Notre Dame des Canadiens Church sits behind its prison of wire fencing, the building majestically and stoically waiting for our collective will to decide its fate. In October Preservation Massachusetts, a statewide historic preservation advocacy organization, listed Notre Dame as one of the most endangered historic properties in Massachusetts.
There should be concern.
In April when the demolition delay ordinance expires the current owners, CitySquare II Development Co. LLC (which is controlled by The Hanover Insurance Group), plan to demolish this historic church overlooking the downtown Common and grade the site to provide an empty lot for some future development.
Worcester’s urban development agenda since the 1960s urban renewal craze has been based on two major fallacies: 1) that historic buildings such as Notre Dame serve as an impediment to economic progress; and 2) fuzzy-headed nostalgia (not economic rationalization) drives the work of historic preservation.
Smart cities know the real truth: that adaptive reuse of historic buildings makes dollars and sense, and translates into tangible economic benefits: job creation, increase in tourism, resource cost savings, downtown revitalization, niche business incubation and community branding opportunities.
The famous urban theorist Jane Jacobs noted, “Cities need old buildings so badly, it is probably impossible for vigorous streets and districts to grow without them.”
A frequent mistake is to measure the economic viability of a renovation project based solely on the immediate cost of the rehabilitation and not on the long term economic spinoff to a community.
“It cost $32 million to renovate the Hanover (Theatre for the Performing Arts). Would it have been less expensive to tear down and to have built a new building?” Troy Siebels, president of Hanover Theatre, reflected. “Perhaps! But if we had done that, we would not be as successful as we are today.”
He muses, “Patrons come here for the shows but also this building is a big part of the experience – walking through those front doors, seeing the grandeur and the opulence and all the craftsmen-like details. We as a society don’t put this kind of care anymore into our architecture. You don’t see this opulence anymore. The only way to find it is to restore it.”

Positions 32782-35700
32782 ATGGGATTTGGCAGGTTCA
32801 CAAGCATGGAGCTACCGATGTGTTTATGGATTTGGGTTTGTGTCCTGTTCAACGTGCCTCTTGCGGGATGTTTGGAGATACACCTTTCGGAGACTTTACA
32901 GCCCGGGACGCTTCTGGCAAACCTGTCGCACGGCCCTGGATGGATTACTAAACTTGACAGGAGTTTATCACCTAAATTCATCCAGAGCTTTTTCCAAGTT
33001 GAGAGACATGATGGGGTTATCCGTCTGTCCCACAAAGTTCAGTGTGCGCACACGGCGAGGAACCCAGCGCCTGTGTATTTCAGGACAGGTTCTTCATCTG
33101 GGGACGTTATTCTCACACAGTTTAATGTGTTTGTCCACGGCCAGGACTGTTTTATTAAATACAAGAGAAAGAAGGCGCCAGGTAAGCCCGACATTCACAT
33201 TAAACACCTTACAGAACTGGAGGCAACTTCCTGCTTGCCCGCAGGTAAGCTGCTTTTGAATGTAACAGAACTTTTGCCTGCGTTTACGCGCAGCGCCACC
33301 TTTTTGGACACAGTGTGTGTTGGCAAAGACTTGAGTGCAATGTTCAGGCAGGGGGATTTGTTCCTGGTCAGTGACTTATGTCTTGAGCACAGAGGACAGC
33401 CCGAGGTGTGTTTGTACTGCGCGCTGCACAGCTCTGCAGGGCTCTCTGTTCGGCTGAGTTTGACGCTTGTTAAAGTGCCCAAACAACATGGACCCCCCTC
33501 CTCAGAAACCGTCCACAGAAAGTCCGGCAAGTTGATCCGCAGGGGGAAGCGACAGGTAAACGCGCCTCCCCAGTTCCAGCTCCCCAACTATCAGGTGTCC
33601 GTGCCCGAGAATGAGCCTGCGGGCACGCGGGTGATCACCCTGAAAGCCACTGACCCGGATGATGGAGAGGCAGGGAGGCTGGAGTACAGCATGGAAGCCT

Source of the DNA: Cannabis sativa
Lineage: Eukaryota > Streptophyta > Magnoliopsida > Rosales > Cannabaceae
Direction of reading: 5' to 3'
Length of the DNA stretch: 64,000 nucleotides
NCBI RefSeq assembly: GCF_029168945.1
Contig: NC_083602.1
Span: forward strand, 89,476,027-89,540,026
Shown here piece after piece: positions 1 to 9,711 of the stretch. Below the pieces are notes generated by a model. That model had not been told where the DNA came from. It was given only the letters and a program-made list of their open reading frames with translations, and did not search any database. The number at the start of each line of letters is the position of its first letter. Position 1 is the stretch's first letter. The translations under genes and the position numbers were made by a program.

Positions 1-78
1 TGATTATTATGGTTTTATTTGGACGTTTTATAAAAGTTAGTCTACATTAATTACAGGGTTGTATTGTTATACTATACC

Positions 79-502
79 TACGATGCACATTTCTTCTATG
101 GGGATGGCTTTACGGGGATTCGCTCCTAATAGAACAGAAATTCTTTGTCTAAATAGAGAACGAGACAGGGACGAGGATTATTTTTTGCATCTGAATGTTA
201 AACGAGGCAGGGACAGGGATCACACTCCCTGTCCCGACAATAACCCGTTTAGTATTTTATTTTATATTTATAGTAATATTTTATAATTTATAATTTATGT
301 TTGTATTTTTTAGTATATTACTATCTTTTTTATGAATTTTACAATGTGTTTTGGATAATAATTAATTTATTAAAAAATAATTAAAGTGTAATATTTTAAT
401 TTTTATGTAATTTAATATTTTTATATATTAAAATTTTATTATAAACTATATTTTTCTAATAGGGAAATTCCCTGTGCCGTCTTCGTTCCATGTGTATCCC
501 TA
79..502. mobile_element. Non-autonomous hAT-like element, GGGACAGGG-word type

The Hanover Theatre provides a startling example of the economic power in an historic renovation project. Siebels credits the Hanover Theatre as one of the first major successful development projects downtown, creating a momentum and optimism ultimately leading to the investment of the CitySquare development and MG2’s Grid District project in the Theater District.
The Hanover Theatre opened in March 2008. Worcester’s Economic Development Department estimated that the Hanover Theatre generated more than $40 million in direct and indirect spending on jobs and amenities in its first two full years of operation.
Restoration projects tend to provide more construction jobs than new construction projects, primarily due to the need for more specialized tasks at restoration sites. The Hanover restoration had to find qualified artisans and craftsmen who could re-create chandeliers, lost plaster details and foil paintings on the facades.
The Hanover’s $6.5 million annual operating budget provides 15 full-time jobs, 250 part-time jobs, and indirect spinoff jobs at local restaurants and hotels. A Broadway-style show at the Hanover needs on average 40 hotel rooms during its duration just for the cast members.
Renovating historic properties such as the Hanover also saves on the prohibitive costs for building demolition, transportation of debris, associated landfill fees and local taxes to fund budgets for new landfill sites. “It’s cheaper to demolish and build new” is the common flawed rallying cry.
Andrew Shveda, local architect and chairman of the Worcester Historical Commission, challenges the notion that new construction is less expensive than restoration projects.